Dr. James M. Dorsey
Recent developments – including the Baloch nationalist attack on a luxury hotel in the strategic port city of Gwadar and a legal dispute over completion of a gas pipeline that took place against the backdrop of Saudi-Iranian-Qatari competition for the Pakistani gas market – suggest that Pakistan is in an increasingly tenuous position.
The South Asian nation’s seemingly unsustainable tightrope walk is likely to have consequences for the security of China’s massive US$45 billion investment in the China Pakistan Economic Corridor (CPEC), a crown jewel of Beijing’s Belt and Road Initiative. It could also affect the roughly US$10 billion the Saudis are planning to invest in a refinery and copper mine in the troubled Pakistani province of Balochistan. Pakistani hopes are dwindling that it will be able to contain political violence – a necessity if it is to attract more badly needed foreign investment and avoid sanctions for inadequate counterterrorism measures.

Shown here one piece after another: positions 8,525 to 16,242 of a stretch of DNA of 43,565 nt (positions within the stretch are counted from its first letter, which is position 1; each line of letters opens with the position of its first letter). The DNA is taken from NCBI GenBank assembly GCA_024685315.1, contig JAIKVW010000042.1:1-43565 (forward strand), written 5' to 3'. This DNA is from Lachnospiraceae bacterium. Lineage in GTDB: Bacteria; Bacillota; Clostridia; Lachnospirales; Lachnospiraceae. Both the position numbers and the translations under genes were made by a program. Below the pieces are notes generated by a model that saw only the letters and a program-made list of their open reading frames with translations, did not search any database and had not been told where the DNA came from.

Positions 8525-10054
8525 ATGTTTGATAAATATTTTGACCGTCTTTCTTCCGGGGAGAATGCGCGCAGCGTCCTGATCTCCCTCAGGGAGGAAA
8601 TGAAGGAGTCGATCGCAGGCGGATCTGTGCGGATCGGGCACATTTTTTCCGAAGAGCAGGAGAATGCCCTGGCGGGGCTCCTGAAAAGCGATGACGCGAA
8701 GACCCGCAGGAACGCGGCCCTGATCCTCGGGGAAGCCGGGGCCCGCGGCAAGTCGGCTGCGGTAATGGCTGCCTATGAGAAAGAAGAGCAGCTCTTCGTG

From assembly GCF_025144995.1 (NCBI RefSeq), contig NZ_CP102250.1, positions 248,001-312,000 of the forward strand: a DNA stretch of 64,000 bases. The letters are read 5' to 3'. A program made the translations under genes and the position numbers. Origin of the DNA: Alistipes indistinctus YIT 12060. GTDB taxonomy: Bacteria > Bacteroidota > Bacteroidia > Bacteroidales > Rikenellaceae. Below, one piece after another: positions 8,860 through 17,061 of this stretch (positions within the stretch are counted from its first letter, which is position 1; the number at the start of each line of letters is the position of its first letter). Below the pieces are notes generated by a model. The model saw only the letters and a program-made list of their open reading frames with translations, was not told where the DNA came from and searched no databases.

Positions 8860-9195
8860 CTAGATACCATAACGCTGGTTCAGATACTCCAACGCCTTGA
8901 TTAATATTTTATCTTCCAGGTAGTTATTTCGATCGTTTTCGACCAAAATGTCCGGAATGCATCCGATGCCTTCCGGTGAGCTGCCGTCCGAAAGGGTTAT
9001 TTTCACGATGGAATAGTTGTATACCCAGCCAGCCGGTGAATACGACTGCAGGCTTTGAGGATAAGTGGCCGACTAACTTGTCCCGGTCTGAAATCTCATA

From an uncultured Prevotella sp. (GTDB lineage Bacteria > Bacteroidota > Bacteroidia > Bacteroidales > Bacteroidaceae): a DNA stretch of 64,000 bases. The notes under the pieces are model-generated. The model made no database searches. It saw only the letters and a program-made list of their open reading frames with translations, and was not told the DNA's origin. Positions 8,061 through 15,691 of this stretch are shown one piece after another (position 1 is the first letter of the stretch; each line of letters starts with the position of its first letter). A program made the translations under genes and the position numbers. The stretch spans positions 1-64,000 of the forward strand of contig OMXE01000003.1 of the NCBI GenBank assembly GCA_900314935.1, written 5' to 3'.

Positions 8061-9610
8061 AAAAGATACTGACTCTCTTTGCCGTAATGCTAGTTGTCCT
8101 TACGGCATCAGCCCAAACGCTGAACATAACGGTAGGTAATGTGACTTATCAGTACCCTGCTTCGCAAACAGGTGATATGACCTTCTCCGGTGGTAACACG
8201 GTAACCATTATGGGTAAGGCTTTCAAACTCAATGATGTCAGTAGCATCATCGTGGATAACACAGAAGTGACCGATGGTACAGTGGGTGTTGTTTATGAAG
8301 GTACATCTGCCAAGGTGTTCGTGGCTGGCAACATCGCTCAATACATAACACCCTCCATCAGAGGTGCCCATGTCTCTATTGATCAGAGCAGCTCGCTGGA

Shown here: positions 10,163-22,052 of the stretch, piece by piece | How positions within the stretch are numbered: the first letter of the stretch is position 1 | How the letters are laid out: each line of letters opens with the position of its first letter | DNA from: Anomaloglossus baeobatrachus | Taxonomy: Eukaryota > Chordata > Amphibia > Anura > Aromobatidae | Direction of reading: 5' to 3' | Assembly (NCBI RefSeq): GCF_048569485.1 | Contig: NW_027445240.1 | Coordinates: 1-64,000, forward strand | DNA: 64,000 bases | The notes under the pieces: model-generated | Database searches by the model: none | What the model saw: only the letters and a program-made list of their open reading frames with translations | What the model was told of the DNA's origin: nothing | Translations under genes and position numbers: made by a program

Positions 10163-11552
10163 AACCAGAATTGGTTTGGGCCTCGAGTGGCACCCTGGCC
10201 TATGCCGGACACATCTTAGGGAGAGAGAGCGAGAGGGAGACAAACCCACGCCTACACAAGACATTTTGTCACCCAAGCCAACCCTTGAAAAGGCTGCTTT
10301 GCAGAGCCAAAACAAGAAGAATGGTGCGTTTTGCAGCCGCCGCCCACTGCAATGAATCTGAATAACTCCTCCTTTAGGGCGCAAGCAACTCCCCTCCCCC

The assault on the highly secured Zaver Pearl Continental Hotel Gwadar (a part of Pakistan’s largest luxury hotel chain), in which at least five people were killed, was the second incident since Pakistani PM Imran Khan and Iranian president Hassan Rouhani agreed last month to step up security cooperation along their 959-kilometer-long border.
Many Baloch – members of an ethnic minority on both sides of the border – feel economically disadvantaged and marginalized, and a minority of them harbor nationalist aspirations. Security-led repressive policies by both Iran and Pakistan have fueled militancy and offer ample opportunity for manipulation by regional powers.